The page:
Questions and discussion

Nora AFIF
Université Paris-Ouest Nanterre La Défense
A knowledge of the essential Arabic language for the access of the Muslims

Questions and discussion

Claire SAVINA
University Paris 4
Four centuries of French (re)translations of the Qur'ân: Epiphenomena of a translational challenge or testimony to an evolving approach to "the Other", through history?

Questions and discussion

Pieter COPPENS
NISIS/Utrecht University
Some reflections on translating the technical vocabulary of Sufism

Questions and discussion

WEDNESDAY 19th MARCH

Excursion to Toledo

THURSDAY 20th MARCH

10.00-13.00

Chair
Thijl SUNIER
NISIS (Universiteit Leiden)

Keynote lecture 5
Ahmad M. AL-JALLAD
Leiden Universiteit
The linguistic landscape of pre-Islamic Arabia- context for the Qurʾān’

Questions and discussion

Keynote lecture 6
Hakan ERGÜL
Hacettepe University / Centre Jacques-Berque
Unity, totality, diversity: Media and the Politics of Language in Turkey

Questions and discussion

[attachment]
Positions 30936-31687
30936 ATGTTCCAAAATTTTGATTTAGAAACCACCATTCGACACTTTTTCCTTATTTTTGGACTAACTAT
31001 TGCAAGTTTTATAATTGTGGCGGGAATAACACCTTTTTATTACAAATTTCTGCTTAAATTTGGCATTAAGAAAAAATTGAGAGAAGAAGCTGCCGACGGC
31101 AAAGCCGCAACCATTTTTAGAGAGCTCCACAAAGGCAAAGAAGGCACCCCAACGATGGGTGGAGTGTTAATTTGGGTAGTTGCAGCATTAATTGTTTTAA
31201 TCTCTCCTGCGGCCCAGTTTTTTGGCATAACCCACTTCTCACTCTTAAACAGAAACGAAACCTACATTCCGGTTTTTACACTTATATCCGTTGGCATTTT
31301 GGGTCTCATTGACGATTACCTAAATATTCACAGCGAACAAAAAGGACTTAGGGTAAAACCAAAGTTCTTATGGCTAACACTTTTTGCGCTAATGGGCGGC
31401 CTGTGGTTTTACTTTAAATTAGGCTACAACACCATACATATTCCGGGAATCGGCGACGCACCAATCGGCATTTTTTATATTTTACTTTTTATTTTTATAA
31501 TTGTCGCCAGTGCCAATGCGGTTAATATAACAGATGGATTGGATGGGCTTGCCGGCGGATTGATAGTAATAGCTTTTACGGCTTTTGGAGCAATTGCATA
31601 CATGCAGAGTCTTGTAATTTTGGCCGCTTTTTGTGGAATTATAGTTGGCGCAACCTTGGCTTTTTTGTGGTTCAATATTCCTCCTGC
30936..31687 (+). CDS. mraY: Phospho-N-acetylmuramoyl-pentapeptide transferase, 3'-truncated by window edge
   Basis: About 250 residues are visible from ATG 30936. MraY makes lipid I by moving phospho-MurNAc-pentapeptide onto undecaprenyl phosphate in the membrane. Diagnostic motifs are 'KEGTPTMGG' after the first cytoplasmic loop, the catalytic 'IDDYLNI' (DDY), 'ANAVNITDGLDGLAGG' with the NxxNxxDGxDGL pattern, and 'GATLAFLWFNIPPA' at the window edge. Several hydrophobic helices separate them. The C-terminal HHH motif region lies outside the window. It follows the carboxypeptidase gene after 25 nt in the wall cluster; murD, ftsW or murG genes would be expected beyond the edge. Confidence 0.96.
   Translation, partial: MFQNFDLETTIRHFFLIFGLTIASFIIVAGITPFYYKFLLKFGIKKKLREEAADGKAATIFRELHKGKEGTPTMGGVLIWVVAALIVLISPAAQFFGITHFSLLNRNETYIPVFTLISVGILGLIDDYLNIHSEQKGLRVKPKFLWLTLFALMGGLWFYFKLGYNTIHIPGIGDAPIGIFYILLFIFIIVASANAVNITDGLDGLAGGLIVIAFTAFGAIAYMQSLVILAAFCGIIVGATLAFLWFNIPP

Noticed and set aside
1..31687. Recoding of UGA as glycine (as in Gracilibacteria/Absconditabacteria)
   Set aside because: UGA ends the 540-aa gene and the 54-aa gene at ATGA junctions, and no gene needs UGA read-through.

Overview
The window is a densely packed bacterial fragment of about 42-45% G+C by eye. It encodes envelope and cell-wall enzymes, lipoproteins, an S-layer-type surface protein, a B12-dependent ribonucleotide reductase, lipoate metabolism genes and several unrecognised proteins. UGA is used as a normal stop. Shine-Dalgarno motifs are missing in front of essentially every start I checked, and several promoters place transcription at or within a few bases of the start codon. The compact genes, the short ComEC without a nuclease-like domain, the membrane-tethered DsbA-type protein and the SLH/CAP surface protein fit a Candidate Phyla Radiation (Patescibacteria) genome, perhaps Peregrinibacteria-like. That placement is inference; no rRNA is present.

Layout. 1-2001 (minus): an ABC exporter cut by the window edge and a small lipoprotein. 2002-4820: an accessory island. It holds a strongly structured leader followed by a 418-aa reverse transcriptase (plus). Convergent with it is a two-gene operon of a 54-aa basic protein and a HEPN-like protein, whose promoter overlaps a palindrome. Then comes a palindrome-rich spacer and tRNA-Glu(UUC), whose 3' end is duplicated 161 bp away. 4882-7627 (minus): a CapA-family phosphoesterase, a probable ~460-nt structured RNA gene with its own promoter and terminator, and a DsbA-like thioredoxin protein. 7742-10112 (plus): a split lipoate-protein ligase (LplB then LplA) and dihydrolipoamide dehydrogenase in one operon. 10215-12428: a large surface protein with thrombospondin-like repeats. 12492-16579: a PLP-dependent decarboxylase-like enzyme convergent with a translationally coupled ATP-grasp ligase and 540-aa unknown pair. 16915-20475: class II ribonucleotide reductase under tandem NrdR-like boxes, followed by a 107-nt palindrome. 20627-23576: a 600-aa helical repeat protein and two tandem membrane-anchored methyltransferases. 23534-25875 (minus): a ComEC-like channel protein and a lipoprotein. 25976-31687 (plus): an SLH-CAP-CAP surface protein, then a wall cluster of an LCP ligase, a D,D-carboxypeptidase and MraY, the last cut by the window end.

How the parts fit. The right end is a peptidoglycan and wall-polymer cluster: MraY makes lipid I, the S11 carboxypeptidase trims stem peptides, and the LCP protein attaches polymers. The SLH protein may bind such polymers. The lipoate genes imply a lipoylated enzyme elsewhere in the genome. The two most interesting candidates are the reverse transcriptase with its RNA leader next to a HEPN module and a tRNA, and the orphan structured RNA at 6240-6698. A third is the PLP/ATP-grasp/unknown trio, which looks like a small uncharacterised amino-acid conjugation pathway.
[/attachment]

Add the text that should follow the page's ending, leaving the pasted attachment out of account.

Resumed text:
14.30-17.00

PARALLEL WORKSHOPS

Workshop 7: Arabic beyond the Middle East


Chair
Hakan ERGÜL
Hacettepe University / Centre Jacques-Berque

Iqbal AKHTAR
University of Edinburgh
The Gujarati Quran

Questions and discussion

Giulia CABRAS
Institut national des langues et civilisations orientales (INALCO, Paris)
Marks of Arabic on Modern Uyghur

Questions and discussion

Marie-Ève HUMERY
École des Hautes Études en Sciences Sociales
The harmonized Quranic characters in the Senegalese landscape; a political project for Wolof and Pulaar writing

Questions and discussion

Tekalign NEGA ANGONE
Tilburg University
Arabic Languge and Islamic Authenticty

Questions and discussion

Workshop 8: Texts, histories, and practices

Chair
Nico LANDMAN
NISIS (Universiteit Leiden)

Annemarie VAN GEEL
NISIS/Nijmegen University
Kuwait and Saudi Arabia: A preliminary comparison of the “wording” of “gender mixing” and  “empowerment”

Questions and discussion

Limor YUNGMAN
École des Hautes Études en Sciences Sociales/CHSIM
The culinary language according to Medieval Middle Eastern cookbooks: Power relations through food

Questions and discussion

Arjan POST
Universiteit Utrecht
Early Mamluk society and Sufi language: Ibn Taymiyya’s interpretation of Sufi terms

Questions and discussion

Arshad MURADIN
Leiden Universiteit
Islamic dispute: Resolution and its contemporary application

Questions and discussion

FRIDAY 21st MARCH

9.30-12.00


Chair
León BUSKENS
NISIS (Universiteit Leiden)

Final session